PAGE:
As the coordinated pretrial proceedings in the federal litigation over jaw necrosis from Fosamax comes to an end, the U.S. District Judge presiding over the cases has decided to begin remanding hundreds of lawsuits each month back to the courts where they originated, denying Merck’s attempts to drag out the proceedings and winding down the federal multidistrict litigation (MDL) even quicker than plaintiffs had proposed.
Merck currently faces about 1,000 lawsuits in the federal court system involving plaintiffs who allege that they developed osteonecrosis of the jaw (ONJ) following Fosamax use, which involves a deterioration and decay of the jaw bone that is painful and often results in surgery to remove portions of the jaw.
All of the complaints involves similar allegations that Merck failed to adequately warn consumers or the medical community about the potential side effects of Fosamax.
The lawsuits have been centralized before U.S. District Judge John Keenan in the Southern District of New York since 2006, to reduce duplicative discovery, avoid conflicting pretrial rulings and to serve the convenience of witnesses, parties and the courts.
Following mixed results from five “bellwether” trials held in the MDL, and a lack of progress towards a potential Fosamax settlement agreement, Judge Keenan has determined that the work in the MDL has concluded and all that remains is for each of the lawsuits to move forward with case-specific discovery and trial in the U.S. District Courts where they originally would have been filed.
In an Order (PDF) issued August 29, Judge Keenan indicated that starting in November, 200 cases a month will be remanded back to U.S. District Courts nationwide for trial. Judge Keenan pointed out in the order that each of the Courts will have the benefit of the various opinions already issued in the litigation.
Merck has attempted to delay the end of the MDL proceedings, failing to convince Judge Keenan to require hundreds of plaintiffs to submit additional documentation supporting their claim. Most recently, Merck proposed that Judge Keenan move forward with case-specific discovery on the 100 oldest cases as part of the MDL proceedings, before deciding what the best process is for remanding the cases. However, the Court has rejected this proposal as well.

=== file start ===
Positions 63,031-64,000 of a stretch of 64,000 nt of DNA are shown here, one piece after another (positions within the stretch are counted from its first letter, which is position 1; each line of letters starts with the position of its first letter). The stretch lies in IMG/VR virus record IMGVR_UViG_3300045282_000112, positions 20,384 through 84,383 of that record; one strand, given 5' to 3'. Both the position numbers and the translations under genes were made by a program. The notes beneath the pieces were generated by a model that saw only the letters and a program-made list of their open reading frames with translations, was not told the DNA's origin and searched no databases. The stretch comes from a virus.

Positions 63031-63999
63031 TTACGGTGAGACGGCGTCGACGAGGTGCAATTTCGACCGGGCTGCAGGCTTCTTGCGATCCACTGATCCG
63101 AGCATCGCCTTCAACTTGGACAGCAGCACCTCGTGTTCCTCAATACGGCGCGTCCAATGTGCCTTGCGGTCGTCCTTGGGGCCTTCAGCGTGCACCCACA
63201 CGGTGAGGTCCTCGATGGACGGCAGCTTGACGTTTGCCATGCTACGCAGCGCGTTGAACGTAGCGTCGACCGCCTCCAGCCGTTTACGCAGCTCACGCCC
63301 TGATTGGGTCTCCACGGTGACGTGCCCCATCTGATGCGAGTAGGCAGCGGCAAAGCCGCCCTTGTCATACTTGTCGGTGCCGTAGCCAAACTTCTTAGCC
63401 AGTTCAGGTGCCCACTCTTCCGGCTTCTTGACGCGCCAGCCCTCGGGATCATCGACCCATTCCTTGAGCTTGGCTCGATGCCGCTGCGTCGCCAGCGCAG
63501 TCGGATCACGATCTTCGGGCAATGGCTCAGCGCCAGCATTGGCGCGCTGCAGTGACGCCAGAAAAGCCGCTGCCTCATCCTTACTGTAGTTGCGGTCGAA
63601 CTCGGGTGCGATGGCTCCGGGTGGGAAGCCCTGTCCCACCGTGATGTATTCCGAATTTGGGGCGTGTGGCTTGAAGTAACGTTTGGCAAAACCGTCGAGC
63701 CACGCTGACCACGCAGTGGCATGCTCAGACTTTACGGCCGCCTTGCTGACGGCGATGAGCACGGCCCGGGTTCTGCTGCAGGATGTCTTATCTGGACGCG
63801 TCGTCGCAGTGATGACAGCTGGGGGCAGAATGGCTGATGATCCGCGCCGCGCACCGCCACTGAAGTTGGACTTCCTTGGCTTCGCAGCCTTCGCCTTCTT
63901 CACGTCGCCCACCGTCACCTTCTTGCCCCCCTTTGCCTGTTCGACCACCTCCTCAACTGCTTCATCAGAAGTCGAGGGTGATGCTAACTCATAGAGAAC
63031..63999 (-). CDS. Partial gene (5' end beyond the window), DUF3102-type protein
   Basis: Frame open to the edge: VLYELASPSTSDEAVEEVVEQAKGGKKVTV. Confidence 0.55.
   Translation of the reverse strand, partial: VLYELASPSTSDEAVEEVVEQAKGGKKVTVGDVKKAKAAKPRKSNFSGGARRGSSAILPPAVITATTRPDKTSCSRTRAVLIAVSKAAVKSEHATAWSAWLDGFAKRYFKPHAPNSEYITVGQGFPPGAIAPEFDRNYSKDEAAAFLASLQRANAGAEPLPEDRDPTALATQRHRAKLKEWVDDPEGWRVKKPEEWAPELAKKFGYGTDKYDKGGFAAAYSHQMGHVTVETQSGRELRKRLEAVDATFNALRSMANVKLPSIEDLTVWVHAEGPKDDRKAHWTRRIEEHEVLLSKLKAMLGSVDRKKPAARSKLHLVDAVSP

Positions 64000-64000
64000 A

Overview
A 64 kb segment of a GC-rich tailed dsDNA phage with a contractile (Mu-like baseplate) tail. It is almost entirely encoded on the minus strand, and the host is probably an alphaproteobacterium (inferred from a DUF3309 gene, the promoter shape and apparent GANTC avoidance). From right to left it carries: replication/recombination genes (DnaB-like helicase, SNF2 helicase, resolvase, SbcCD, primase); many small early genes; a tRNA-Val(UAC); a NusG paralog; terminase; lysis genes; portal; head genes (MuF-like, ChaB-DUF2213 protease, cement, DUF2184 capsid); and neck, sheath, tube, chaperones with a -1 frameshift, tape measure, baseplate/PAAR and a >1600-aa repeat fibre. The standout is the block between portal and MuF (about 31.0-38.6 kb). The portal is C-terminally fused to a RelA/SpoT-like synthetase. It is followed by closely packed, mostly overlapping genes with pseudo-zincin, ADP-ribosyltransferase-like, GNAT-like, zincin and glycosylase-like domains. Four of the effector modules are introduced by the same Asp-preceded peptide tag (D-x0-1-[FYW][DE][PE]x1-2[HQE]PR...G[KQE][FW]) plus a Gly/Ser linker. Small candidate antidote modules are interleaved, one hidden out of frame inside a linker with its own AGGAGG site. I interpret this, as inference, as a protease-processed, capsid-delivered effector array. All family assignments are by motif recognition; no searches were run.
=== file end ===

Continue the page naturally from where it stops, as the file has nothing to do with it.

“[I]t does not seem prudent for case-specific discovery to proceed in this district, as it would unnecessarily prolong the MDL and introduce disputes that are more properly adjudicated in their home districts,” wrote Judge Keenan in the order. “Moreover, it is not clear how discovery on the first 100 cases will aid in the determination of the appropriate home districts for the remaining MDL docket.”
Under Judge Keenan’s plan, the Fosamax jaw necrosis MDL could be concluded within the next six months. Unless a settlement is reached, the first order suggesting remand will be entered November 1, 2013.
Once the litigation is spread out throughout the country, it will be substantially more difficult for Merck to negotiate any global resolution for the lawsuits. The drug maker will also face considerable pressure as hundreds of cases move toward trial simultaneously nationwide. However, the drug maker has refused to make settlement offers acceptable to plaintiffs in the cases, maintaining that they are confident in their ability to defend lawsuits at trial.
Fosamax Bone Fracture Litigation
Fosamax (alendronate sodium) is a blockbuster medication that was introduced by Merck in 1995, for treatment and prevention of osteoporosis. Before it became available as a generic in 2008, the medication generated over $3 billion in annual sales and was used by millions of Americans.
In addition to lawsuits over jaw necrosis, Merck also faces hundreds of Fosamax femur fracture lawsuits filed by former users of the osteoporosis drug who allege that side effects of the medication caused them to suffer spontaneous broken bones that occurred following little or no trauma, such as falling from standing height or less.
A second Fosamax MDL is pending in the District of New Jersey for all lawsuits involving bone fractures, with about 1,100 additional cases pending in that litigation. Merck also faces more than 2,800 lawsuits over Fosamax that are centralized in New Jersey state court, which is where the drug makers’ U.S. headquarters are based.